Animation is incredibly complex (which is obviously why you're asking for help in learning how to produce a cartoon)... there's an art AND a science to it.

Unfortunately, most of the people who "produce" cartoons simply don't have the experience necessary to make smart decisions. Instead they fly blindly and wind up wasting tons of money and torturing everyone who works for them.

But, again, I don't blame writer-producers. If someone offered me a huge salary to run a shoe factory you can bet your ass I'd take the job despite the fact that while I have a basic knowledge of how shoes work, I have no idea how to manufacture them.

Steve said...

Actually, I'm not asking for help producing a cartoon.

I've produced plenty, on time, and usually under budget.

I don't see the facts I've placed out there to be irrelevant. They are fiscal realities that affect actual scheduling and budgeting decisions on a day to day and cartoon to cartoon basis.

I'm posing a hypothetical question that deals with the reality of union minimums, production schedules and the studio system as I perceive it.

So with that, I point to the post again.

DamienDevilDemonLucifer Smith said...

This is a question of whether or not you want a quality show.

A three week board (or freelanced board) will look rough and shitty because it's A: rushed or B: the artist is not in-house and doesn't fully understand the show. A five-week-in-house board will look better, have more detailed information, and the story and gags will work better because the artist has had time to think and knows the show.

With a three-week (or freelanced) board, it will then be in your designer's hands to do the filling-in. They will become overburdened detailing the 70 or more vague scenes (and will go into overtime in the long run, costing you the same amount of money or more.)

Either way, you will need to make sure the information is there for overseas to interpret. If you don't give overseas the info, it will be up to them to fill in the blanks, and believe me, they will...and the end result will look like crap.

Kicking board artists out of the studio or taking away their time will result in shittily crafted shows. Period.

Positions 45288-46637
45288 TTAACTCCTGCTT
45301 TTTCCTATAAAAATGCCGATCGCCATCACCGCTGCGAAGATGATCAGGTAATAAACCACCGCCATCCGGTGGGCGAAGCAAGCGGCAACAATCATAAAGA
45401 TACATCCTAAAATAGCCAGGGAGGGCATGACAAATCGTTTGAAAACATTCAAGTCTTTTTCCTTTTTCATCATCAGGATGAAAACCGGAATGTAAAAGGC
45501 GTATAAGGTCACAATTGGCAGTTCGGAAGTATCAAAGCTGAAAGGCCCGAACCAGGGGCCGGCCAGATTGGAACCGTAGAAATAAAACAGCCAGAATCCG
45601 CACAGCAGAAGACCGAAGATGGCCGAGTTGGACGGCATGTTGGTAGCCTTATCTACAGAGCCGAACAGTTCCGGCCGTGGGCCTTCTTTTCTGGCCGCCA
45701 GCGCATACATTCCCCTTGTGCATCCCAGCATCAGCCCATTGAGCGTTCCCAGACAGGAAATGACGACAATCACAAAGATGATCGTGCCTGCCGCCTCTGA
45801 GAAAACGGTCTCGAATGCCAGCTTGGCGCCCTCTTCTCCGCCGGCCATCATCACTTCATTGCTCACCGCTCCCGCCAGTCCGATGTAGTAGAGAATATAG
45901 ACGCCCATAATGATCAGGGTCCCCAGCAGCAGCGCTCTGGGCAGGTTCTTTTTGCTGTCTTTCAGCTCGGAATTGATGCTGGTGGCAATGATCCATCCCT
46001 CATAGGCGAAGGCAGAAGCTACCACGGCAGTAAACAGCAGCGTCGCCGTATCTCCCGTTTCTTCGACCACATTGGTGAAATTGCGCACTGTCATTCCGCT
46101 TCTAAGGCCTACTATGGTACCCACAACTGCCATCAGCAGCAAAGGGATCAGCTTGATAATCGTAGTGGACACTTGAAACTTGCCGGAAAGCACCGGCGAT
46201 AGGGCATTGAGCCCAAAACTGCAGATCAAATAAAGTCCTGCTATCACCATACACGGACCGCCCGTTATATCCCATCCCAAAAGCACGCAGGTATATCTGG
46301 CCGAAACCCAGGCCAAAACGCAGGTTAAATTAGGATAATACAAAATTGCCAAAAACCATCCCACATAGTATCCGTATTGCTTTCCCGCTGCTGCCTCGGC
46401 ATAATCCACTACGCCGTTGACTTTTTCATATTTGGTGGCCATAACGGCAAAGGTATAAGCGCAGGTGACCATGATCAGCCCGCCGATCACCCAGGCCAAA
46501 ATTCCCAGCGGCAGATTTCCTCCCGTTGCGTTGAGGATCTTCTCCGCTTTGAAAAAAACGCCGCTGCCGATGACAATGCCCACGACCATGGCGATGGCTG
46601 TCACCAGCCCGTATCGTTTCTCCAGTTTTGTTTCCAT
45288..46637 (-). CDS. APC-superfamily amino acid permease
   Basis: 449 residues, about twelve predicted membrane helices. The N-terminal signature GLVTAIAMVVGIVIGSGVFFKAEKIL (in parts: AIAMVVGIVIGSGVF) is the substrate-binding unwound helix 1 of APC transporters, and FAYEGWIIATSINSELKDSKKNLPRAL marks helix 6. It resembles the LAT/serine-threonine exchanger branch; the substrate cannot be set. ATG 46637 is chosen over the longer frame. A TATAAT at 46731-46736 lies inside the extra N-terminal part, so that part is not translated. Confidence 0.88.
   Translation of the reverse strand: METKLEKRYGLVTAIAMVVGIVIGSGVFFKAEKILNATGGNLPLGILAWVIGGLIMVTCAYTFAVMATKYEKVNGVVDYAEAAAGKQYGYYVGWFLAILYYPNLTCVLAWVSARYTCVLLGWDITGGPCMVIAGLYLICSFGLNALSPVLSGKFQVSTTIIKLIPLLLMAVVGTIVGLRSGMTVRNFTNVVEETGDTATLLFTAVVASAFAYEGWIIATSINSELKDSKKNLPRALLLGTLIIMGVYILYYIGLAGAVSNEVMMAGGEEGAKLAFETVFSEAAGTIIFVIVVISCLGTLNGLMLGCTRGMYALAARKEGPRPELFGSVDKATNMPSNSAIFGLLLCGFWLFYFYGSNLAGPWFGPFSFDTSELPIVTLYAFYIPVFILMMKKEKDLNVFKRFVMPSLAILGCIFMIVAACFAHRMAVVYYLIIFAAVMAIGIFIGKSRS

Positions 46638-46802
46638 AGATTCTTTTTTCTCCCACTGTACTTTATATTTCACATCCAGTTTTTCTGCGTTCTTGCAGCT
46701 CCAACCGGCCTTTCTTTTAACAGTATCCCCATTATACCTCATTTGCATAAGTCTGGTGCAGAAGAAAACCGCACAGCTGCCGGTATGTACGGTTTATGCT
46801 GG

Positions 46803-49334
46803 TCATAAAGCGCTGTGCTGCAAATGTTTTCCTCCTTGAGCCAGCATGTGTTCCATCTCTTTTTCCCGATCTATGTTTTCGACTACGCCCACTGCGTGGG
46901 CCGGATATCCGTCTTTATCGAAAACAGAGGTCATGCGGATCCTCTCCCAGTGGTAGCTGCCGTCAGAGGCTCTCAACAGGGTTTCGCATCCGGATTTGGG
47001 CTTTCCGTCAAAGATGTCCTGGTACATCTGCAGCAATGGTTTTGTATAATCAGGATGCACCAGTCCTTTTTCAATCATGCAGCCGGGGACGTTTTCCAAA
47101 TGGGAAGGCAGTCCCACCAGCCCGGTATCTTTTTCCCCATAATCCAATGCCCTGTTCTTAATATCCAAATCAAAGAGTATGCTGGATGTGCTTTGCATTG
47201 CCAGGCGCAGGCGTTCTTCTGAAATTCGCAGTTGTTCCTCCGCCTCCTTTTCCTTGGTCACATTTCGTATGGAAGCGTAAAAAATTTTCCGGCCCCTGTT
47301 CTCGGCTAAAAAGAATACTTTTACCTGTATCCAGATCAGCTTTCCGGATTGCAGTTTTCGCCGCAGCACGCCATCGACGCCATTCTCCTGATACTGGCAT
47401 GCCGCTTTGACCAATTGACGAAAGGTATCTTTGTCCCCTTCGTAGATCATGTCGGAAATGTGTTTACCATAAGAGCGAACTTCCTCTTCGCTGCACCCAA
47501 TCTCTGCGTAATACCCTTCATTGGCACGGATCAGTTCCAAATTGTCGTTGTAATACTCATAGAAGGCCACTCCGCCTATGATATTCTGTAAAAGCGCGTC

I mean, come one, why don't you ask the same question of your writers? Why not freelance out ALL your writing? I'm not saying the occasional freelance script isn't great, but for the most part, you want your story guys around.

Storyboard artists ahould be around too. Their material eventually replaces the script and becomes the blueprint that is the HUB of your show. Story, design, timing, color etc...EVERYTHING hinges on that board. Ask any one of your production people and they will agree.

Save you dough somewhere else.

Walt Disney said...

I agree with DamienDevilDemonLucifer Smith, it's the same with writers. Most animation writing is done with freelancers and that's a big part of the problem. Any show I've ever worked on is better and faster with a tight crew of in house people.

It's the old saying, "You can have any two of these items: fast, cheap, good."

Pick your two.

s,r, hulett said...

Here's my perspective:

I've seen, over and over, the following scenario: studios use in-house people, get a quality they like but a cost they don't.

So they freelance the job out. NOW they get a cost they like but a quality they don't. So then they use revisionists in-house to clean up the freelance messes.

Then somebody decides: "Hey. Let's bring it ALL in-house."

And they do. And they like the quality but hate the costs, so somebody gets the idea to freelance the work out...

And so on, ad infinitum.

Another problem I come across: producers who like board artists to board overlong scripts, which they then cut after the visuals are all there.

Why not cut the script to length BEFORE handing it to the board artist?

handel said...

nature of the biz. Stop bitchin about it. You knew the job was dangerous when you took it.
And Steve Hulett..Your a nice guy, but a serious pain in the ass.
your right by the way, But thats the same in any business. stupidity runs rampant. Like being forced to pay dues for a union that doesnt DO a whole hell of a lot! Kinda crazy huh.
sigh..
Now THATS worth bitchin' about!

Doodlebugg said...

handel: what, exactly, is the union not doing for you? Why aren't YOU doing something about the union supposedly not doing anything? Btw, bitching on the internet about how nothing is being done doesn't really get things done.

Anyway, back on topic...storyboards may cost a chunk of change, and they SHOULD. They're the blueprint of the show. It's a pity that the blueprint of a show is so easily taken down in quality by stupid decisions by production people who don't know a damn thing about the medium they're working in. Hell, even the artists these days have precious little animation experience.

What to do about it? Hell, take out the production assistants for the production assistants at any big animation studio in town and you'll save big bux right there. Artists and even writers should outnumber production people at any studio. That doesn't seem to be the case anymore.